Not everyone had a prominent role during "Silly Love Songs", but I'm pretty sure every member of New Directions had a line. Mercedes was there to help Rachel and Kurt realize that being single could be beneficial. Mike and Artie teamed up for their love song assignment and sang "P.Y.T. (Pretty Young Thing)". The only gleek who wasn't well served during this episode was Tina because she broke down during her performance of "My Funny Valentine" because she loved Mike too much. What the what? I guess they all can't be home runs.

Whew, that's everything! "Silly Love Songs" was so jammed packed, and plot threads were flying all over the place, but it was paced better than "Special Education". While there as a lot going on, I never felt like the stories were rushed or haphazardly strewn about, which is a definite upgrade.

On the music side of things, I really enjoyed "P.Y.T." mostly because it allowed Harry Shum, Jr. to pull out his best Michael Jackson moves. I'm also a fan of the guys performing like their own little boy band, so I dug "Fat Bottomed Girls". The two Warblers numbers, "When I Get You Alone" and "Silly Love Songs", were good but featured Blaine way too much. We wouldn't have even gotten a second number without Kurt, but he was relegated to the background yet again. I was bummed that they wasted "My Funny Valentine" on a sight gag, and "Firework" was a little too overproduced (most of Lea's solos tend to be). Overall, the songs and the performances worked really well within the context of the episode.

Other Odds and Ends:
  • I wasn't a fan of Cocky Finn, and I was bummed that the writers are toying around with his character, but I was back on his side by episode's end.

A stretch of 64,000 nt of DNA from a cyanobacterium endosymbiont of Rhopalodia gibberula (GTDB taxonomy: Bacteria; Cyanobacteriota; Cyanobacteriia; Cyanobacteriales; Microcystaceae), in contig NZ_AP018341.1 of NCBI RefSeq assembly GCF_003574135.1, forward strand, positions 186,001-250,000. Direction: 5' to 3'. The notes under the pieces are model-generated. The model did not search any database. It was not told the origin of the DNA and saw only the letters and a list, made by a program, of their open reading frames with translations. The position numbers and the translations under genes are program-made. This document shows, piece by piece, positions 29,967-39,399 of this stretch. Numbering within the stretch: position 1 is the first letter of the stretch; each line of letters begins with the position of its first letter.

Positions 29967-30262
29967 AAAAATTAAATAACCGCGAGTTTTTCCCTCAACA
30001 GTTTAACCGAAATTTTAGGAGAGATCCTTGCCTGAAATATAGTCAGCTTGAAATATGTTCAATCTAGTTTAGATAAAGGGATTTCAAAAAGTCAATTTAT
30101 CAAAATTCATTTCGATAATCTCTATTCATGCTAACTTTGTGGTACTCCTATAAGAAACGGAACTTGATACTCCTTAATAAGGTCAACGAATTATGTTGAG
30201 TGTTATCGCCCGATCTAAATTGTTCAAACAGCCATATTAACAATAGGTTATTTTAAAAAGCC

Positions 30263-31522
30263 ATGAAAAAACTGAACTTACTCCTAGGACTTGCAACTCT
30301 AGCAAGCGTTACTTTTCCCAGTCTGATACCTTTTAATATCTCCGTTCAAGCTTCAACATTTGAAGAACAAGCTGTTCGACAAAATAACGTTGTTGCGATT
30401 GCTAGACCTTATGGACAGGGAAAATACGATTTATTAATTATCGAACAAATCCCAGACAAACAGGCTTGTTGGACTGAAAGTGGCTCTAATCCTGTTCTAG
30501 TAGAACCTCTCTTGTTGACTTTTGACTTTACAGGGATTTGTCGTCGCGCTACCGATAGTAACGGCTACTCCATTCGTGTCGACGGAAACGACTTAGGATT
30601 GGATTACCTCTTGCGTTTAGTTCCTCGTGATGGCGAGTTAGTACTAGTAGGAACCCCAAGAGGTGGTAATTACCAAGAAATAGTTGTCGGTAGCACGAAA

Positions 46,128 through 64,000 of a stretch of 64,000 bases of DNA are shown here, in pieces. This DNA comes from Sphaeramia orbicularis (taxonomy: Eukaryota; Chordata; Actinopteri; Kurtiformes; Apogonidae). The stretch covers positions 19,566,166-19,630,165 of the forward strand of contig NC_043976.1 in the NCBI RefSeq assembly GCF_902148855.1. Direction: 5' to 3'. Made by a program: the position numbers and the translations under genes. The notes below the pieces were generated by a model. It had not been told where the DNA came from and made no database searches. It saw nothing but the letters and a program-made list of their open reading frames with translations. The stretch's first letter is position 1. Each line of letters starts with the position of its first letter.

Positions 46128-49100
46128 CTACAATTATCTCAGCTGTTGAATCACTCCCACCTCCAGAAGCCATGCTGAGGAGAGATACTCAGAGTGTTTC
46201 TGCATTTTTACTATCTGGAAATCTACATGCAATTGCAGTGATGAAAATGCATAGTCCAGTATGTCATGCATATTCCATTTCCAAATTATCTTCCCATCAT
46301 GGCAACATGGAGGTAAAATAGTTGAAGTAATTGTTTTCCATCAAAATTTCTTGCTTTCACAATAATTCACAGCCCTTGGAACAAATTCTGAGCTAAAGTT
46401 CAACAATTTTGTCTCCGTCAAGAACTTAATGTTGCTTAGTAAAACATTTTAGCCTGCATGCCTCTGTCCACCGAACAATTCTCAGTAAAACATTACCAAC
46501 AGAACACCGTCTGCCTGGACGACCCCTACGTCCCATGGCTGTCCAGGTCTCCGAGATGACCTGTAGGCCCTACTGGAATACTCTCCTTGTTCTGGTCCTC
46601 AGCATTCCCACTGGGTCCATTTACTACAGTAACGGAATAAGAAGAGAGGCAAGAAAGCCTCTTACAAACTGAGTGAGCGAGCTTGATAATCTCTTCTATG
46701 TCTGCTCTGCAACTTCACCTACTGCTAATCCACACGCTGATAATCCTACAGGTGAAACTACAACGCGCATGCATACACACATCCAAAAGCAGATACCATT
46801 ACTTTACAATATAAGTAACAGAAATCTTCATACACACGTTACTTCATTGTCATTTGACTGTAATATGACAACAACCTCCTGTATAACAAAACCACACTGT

• It was nice having Fashionista Kurt back for a spell.
  • When Blaine called Kurt "dummy", I couldn't help but have a Liz/Dennis flashback.
  • Brittany, Santana, and Quinn are hot out of their cheerleader uniforms...and in street clothes. Pervs.
  • The Diva Slumber Party should be a weekly thing.
  • Finn's kissing booth looked just like Lucy's psychiatrist booth. Just another reason why this show rocks.
  • Blaine and Kurt should have pulled up to the Gap in a Chevrolet Cruze.
  • How is Santana in a sexy candy-striper outfit gay?
  • That extra who got to mack with Naya Rivera might be the second luckiest guy ever. Right after Kevin McHale.
  • "I'm totally going to graduate now!"
  • "You're addicted to vests."
  • "You MOCK us, sir!"
  • "High five!"
  • "Tenderoni!"
  • "That's how we do it in Lima Heights!"
  • "I have had mono so many times it turned into stereo."
  • "What is this place?" "It's the library."
There are plenty of critics out there who enjoyed "Silly Love Songs" because it focused on the New Directions students instead of the adults (A.V. Club's Todd VanDerWerff's write-up was by far my favorite), and it's hard to argue with that logic. This season, the show's been dragged down by Schue's self-destructive behavior and Sue's cartoonish antics, but special things can when an episode gets back to basics and lets the young actors do their thing. "Silly Love Songs" proved that you can have an overstuffed episode with coherent plotlines, character development, and big musical numbers and still be good. This was the version of Glee that won over so many fans last fall, and it's hopefully an example of where the show is heading this spring.